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Could Running Be the Key to Empowering Kids?

The benefits of running extend far beyond fitness

Published on: April 03, 2024

Group of kids running in a field benefits of running

So many activities blur that line between fun and hard. A lot of hard things aren’t exactly fun but are soul-satisfyingly rewarding: Painting your house. Traveling with elderly parents. Parenting.

And running.

For little kids, running is both pure joy and necessity, as any parent who has stopped at a park before a long drive to get those wiggles out can tell you.

But then, running changes. Running the dreaded mile in PE, doing laps as punishment for egregious errors in sports, and enduring side-stitches are not fun. But, if kids can push through the discomfort, running again turns joyful. In fact, older children and adults often appreciate running even more than those gleeful toddlers, because it is hard. The work is the reward.

Of course running is good for children's physical health, but there are a lot of other reasons to encourage kids to become runners.

Running teaches patience.

At nearly every distance race, a couple young runners will start at an all-out sprint. One-hundred meters in, they’ll be red-faced and walking as seventy-year-old ladies with water-bottle hand-weights jog past them. After a few spurts and stops, kids learn to clip along at a steady pace. They learn patience and diligence. Off the field, patience translates into enhanced ability to plan out long term projects and make more thoughtful decisions.

"Little girl running benefits of running for kids"

Running helps kids value practice.

It is a generous and glorious fact of life that whatever you practice, you will get better at it. Kids learn that the more they run, the better they will get at running. What is true for running, will likely be true for other areas of life as well.

Running guards against the deleterious effects of social media.

With the availability of TikTok and other dopamine-grabbing apps, our kids’ brains (and if we’re being honest, all our brains) are being rewired to crave the quick fix. Dr. Anna Lembke’s book “Dopamine Nation” discusses how our brains need homeostasis. When a pleasurable activity provides a dopamine hit, our brains must counteract with a dopamine dip (the post-holiday let-down, for example). The constant entertainment on phones allows kids to binge on pleasure, but the corresponding let-down can plunge our children into the depths of depression.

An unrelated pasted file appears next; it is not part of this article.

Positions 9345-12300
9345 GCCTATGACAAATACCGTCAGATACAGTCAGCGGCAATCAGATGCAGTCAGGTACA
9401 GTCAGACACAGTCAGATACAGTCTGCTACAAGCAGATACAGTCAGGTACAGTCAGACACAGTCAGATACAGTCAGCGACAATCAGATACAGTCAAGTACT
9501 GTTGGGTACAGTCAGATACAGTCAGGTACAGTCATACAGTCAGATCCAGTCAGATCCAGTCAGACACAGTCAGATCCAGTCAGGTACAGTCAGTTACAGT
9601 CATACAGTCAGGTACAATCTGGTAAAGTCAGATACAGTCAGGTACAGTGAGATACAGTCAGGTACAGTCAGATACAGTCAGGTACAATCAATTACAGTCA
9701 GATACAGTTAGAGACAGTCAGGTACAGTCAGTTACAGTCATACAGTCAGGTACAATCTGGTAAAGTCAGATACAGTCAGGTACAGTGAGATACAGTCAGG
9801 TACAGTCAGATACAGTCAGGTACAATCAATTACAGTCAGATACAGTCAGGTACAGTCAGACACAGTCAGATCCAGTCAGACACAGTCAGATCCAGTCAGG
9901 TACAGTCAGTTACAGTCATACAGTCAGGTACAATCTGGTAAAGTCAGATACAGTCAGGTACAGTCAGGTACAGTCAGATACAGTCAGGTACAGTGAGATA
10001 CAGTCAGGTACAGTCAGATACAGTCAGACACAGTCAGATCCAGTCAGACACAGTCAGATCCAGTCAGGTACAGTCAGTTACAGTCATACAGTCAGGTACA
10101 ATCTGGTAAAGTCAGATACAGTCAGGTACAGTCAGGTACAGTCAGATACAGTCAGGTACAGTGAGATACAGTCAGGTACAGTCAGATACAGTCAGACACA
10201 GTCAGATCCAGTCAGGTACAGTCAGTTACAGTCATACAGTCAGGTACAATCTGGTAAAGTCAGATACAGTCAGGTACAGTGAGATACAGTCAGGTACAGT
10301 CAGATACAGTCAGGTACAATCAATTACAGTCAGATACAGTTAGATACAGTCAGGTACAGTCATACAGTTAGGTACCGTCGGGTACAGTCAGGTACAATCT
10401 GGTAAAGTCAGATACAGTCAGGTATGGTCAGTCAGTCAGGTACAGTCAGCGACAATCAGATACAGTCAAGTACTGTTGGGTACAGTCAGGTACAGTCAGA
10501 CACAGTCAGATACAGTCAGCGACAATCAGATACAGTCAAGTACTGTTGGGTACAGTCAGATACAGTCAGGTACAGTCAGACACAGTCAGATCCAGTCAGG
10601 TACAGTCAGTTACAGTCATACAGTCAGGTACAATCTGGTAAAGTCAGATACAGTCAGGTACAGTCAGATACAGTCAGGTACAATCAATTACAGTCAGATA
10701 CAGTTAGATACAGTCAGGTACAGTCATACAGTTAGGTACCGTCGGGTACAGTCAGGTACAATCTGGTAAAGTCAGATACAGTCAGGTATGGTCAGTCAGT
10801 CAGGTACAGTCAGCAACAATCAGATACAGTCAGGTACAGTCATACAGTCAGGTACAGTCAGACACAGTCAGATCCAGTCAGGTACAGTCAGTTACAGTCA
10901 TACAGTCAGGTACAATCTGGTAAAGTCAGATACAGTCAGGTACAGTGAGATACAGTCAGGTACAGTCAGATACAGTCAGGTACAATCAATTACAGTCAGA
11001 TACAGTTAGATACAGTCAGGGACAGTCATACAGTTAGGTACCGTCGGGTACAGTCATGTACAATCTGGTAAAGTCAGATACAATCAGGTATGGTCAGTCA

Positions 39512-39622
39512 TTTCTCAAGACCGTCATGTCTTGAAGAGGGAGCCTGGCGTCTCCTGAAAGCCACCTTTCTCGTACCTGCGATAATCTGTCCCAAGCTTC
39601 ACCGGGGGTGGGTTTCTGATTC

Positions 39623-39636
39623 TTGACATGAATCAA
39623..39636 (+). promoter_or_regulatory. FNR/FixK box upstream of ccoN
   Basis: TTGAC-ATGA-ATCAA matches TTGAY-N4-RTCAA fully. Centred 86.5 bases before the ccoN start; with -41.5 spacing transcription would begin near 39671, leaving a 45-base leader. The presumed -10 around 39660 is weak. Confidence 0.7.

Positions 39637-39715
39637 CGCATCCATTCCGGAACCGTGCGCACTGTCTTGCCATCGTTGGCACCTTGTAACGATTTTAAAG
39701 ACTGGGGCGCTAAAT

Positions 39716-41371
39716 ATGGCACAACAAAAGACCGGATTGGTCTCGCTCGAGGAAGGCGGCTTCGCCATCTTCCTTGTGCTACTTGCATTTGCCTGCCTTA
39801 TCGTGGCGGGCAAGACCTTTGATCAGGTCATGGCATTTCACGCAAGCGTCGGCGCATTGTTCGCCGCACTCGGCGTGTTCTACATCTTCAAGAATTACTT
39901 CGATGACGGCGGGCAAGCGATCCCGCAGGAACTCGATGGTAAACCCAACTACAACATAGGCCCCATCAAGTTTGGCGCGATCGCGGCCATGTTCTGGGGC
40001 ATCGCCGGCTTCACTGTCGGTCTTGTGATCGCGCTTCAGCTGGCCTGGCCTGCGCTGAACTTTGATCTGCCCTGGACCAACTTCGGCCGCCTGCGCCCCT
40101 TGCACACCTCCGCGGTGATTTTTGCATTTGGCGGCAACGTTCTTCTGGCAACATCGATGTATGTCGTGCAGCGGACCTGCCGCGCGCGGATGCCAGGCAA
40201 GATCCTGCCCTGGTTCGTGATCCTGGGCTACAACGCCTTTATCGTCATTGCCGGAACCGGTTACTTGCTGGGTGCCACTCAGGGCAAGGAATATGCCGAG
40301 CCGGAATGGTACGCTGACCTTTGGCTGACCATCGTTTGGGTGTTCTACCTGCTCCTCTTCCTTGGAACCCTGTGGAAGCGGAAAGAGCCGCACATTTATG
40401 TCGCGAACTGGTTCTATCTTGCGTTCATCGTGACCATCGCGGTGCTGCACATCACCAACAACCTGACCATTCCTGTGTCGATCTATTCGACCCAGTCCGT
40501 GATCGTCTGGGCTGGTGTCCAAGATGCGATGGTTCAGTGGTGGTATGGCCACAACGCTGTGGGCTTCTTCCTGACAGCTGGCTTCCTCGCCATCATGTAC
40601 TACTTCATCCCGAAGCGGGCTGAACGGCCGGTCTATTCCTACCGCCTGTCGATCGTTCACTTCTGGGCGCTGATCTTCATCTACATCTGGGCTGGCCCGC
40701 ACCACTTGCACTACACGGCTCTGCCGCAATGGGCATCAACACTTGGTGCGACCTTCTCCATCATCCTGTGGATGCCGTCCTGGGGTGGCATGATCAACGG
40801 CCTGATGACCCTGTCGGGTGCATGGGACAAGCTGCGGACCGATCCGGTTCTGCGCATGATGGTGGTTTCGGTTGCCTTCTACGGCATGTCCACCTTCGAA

Replacing pleasurable social media hits with challenging activities, such as running, leads to better mental health outcomes because the pain comes first. Once kids finish their run, they are left with the reward. Having to work for that dopamine hit leads to a more enduring happiness.

Running builds strength and confidence for other sports.

Maybe your kid won’t grow up to be a cross-country athlete or track star. No problem. Any challenging activity can help regulate dopamine. Should your kid’s passions lead them to cheerleading or lacrosse or playing capture the flag with friends, having the ability to run is helpful. A warm-up run is often utilized in early practices, and being able to nail those few laps around the field or gym is a great confidence boost no matter what sport or activity they choose.

"Two girls running in a race benefits of running for kids"

Running means more outdoor time.

The lack of outdoor time affects seemingly every facet of our kids’ health. Those that spend more time outside are less likely to be obese, have stronger bones and immune systems and even better eyesight, as our eyes need to seek distant horizons to stay healthy. Kids that run outside get all the running benefits plus the outdoor time.

How to make running (at least a little) fun

For all this talk about hard work and patience, sometimes fun activities are necessary to hook kids on running before they realize all the fabulous benefits of those miles on their own. Here are some ideas you can try with your own kids:

  • Timed scavenger hunts: Hide treats in a large field, Easter egg style, and time your kid to see how fast they can find them. There will be instant dashing from place to place.
  • Relay races: These are especially fun for groups of kids at empty Little League practice fields. Line up a few kids at home plate and another group at second base. Each kid runs the bases and passes a baton to the next member of their team.
  • Start small. Challenge your reluctant-runner to a three minute run. Then you can walk back home. Even a 10 or 15 minute spurt of outdoor activity has benefits.
  • Join a running club. Find a club such as Girls on the Run, a nonprofit organization that combines running, team building and confidence-building lessons. Typically meeting twice a week after school, kids stretch, run and then complete activities or service projects together at running clubs.
  • Train for a race. Find a local race in the Greater Seattle area, or check out some of these upcoming kid-friendly races:
  • Get inspired by Olympians. On July 26, Olympians will begin competing in Paris. Watching an emotional marathon finish, a tense relay sprint or listening to an athlete talk about what running means to them will inspire even the most reluctant runner to go a few laps around the neighborhood or track.
  • Track your miles with a virtual running challenge. If your kids love habit trackers and getting gold stars, these challenges are the best. Sign up online, track your miles and get a medal when you complete your goal.

"Dad and son happily running benefits of running for kids"

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